In many public safety agencies, simulcast refers to the broadcasting of the same transmission on the same frequency from multiple towers either simultaneously, or offset by a fixed number of microseconds. This allows for a larger coverage area without the need for a large number of channels, resulting in increased spectral efficiency. This comes at the cost of overall poorer voice quality, as multiple sources increase Multipath significantly, resulting in what is called simulcast distortion.

With some of the latest Simulcast control equipment for FM radio networks, the distortion experienced is almost in-audible to the human ear. With the introduction of Line Equalisation Modules and Tone Generation Modules, the phasing advance and retard is so well calculated that the distortion is almost entirely averted.

The Tone Generation Module (or TGM) generates a pilot tone at 3300Hz which is then sampled by the Line Equalisation Module (or LEM) which each channel on each radio high site has 2 of located back at the main control site. This then determines the phase shift in the signal and adjusts the transmission accordingly such that all the overlap areas in transmission are in phase with each other.

See also

* Single Channel Simulcast


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Look at other dictionaries:

  • Simulcast — [ˈsɪmjʊlˌkɑːst] (von englisch simultaneous ‚gleichzeitig‘ und broadcast ‚senden‘) steht für eine Simultanübertragung desselben Inhaltes über mehrere Rundfunkwege. So ist dasselbe Programm der ARD terrestrisch digital über Antenne und… …   Deutsch Wikipedia

  • simulcast — ☆ simulcast [sī′məl kast΄, sī′məlkäst΄ ] vt. simulcast or simulcasted, simulcasting [< SIMULTANEOUS + (BROAD)CAST] to broadcast (a program, event, etc.) simultaneously by radio and television n. a program, etc. so broadcast …   English World dictionary

  • Simulcast — est un terme formé par la contraction de « simultaneous broadcast ». Il fait référence à la diffusion simultanée d un même contenu (audio ou vidéo) sur deux médias distincts ou sur un seul média en utilisant deux types de modulation.… …   Wikipédia en Français

  • simulcast — (v.) to broadcast simultaneously on radio and television, 1948, formed from simul(taneous) + (broad)cast. The noun is first recorded 1949, from the verb …   Etymology dictionary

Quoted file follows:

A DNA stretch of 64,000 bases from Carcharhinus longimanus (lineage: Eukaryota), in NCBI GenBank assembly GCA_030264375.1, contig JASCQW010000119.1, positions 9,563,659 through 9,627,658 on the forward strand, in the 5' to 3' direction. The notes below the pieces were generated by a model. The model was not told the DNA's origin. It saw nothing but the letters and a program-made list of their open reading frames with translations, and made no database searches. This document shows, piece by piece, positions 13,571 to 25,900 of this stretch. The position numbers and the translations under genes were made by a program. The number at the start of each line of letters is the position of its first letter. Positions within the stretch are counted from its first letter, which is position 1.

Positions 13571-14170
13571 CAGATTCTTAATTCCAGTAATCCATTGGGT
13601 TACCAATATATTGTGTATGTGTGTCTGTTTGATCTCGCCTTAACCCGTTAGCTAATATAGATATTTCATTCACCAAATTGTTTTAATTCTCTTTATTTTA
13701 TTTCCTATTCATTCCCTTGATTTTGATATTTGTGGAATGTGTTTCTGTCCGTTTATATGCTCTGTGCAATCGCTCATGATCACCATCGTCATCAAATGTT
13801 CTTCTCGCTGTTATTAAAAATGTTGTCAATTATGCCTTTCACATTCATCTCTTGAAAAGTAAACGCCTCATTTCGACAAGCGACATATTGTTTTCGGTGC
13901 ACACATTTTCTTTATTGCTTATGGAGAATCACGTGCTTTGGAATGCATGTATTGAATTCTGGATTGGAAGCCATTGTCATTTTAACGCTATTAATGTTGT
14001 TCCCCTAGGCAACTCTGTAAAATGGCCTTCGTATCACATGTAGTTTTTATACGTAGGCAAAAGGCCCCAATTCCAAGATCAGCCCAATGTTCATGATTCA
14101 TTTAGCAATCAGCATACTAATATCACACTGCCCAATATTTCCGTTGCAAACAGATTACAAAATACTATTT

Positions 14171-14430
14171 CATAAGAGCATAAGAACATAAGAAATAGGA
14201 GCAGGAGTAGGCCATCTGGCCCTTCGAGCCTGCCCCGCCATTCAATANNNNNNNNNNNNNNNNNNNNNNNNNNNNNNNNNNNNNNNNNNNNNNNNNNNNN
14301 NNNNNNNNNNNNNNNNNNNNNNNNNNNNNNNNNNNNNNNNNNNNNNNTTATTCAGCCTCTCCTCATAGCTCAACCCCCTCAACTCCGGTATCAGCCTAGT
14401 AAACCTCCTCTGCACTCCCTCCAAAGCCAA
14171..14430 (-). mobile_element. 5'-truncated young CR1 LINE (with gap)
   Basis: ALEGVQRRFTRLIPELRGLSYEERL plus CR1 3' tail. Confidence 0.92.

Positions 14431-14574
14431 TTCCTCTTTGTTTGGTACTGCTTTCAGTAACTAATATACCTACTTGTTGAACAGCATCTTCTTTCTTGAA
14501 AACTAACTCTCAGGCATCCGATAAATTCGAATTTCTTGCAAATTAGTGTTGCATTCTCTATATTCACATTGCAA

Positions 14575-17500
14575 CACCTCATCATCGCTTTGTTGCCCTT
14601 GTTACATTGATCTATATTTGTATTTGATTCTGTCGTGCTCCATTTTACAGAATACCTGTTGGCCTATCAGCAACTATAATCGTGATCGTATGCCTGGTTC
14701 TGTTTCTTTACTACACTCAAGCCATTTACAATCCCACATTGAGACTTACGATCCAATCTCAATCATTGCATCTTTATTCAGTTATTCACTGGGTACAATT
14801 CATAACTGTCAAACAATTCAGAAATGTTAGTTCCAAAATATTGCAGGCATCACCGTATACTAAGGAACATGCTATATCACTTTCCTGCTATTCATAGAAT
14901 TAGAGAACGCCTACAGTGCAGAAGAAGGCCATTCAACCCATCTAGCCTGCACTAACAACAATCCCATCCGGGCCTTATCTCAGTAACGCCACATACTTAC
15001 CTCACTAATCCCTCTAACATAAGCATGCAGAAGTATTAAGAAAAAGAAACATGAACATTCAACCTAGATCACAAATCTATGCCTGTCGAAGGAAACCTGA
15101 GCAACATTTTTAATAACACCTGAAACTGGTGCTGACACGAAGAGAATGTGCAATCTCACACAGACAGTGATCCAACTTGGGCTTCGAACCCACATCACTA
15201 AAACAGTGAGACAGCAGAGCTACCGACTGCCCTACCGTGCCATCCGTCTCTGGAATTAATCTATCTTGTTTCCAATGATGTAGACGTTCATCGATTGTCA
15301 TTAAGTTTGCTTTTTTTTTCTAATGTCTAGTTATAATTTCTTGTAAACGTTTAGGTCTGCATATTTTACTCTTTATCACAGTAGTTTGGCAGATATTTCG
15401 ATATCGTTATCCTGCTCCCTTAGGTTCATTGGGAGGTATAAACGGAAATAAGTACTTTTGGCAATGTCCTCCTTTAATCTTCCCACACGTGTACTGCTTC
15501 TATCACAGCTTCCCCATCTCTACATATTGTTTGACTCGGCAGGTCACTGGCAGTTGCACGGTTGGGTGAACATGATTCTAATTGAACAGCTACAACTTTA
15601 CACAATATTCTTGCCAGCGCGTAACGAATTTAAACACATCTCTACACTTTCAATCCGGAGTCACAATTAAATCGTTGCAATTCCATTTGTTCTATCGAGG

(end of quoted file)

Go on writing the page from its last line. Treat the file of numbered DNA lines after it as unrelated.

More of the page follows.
• simulcast — ► NOUN 1) a simultaneous transmission of the same programme on radio and television, or on two or more channels. 2) N. Amer. a live transmission of a public celebration or sports event. ► VERB ▪ broadcast (such a transmission). ORIGIN blend of… …   English terms dictionary

  • Simulcast — Este artículo o sección necesita referencias que aparezcan en una publicación acreditada, como revistas especializadas, monografías, prensa diaria o páginas de Internet fidedignas. Puedes añadirlas así o avisar …   Wikipedia Español

  • simulcast — UK [ˈsɪm(ə)lˌkɑːst] / US [ˈsaɪm(ə)lˌkæst] verb [transitive] Word forms simulcast : present tense I/you/we/they simulcast he/she/it simulcasts present participle simulcasting past tense simulcast past participle simulcast to broadcast a programme… …   English dictionary

  • simulcast — [[t]sɪməlkɑːst, kæst[/t]] simulcasts, simulcasting (The form simulcast is used in the present tense and is the past tense and past participle of the verb.) 1) N COUNT: oft N of n A simulcast is a programme which is broadcast at the same time on… …   English dictionary

  • simulcast — sim|ul|cast [ˈsıməlka:st US ˈsaıməlkæst] v past tense and past participle simulcast [T usually passive] AmE [Date: 1900 2000; Origin: simultaneous + broadcast] to broadcast a programme on television and radio at the same time >simulcast n …   Dictionary of contemporary English

  • simulcast — verb Etymology: simultaneous broadcast Date: 1948 intransitive verb to broadcast simultaneously (as by radio and television) transitive verb to broadcast (a program) by simulcasting • simulcast noun …   New Collegiate Dictionary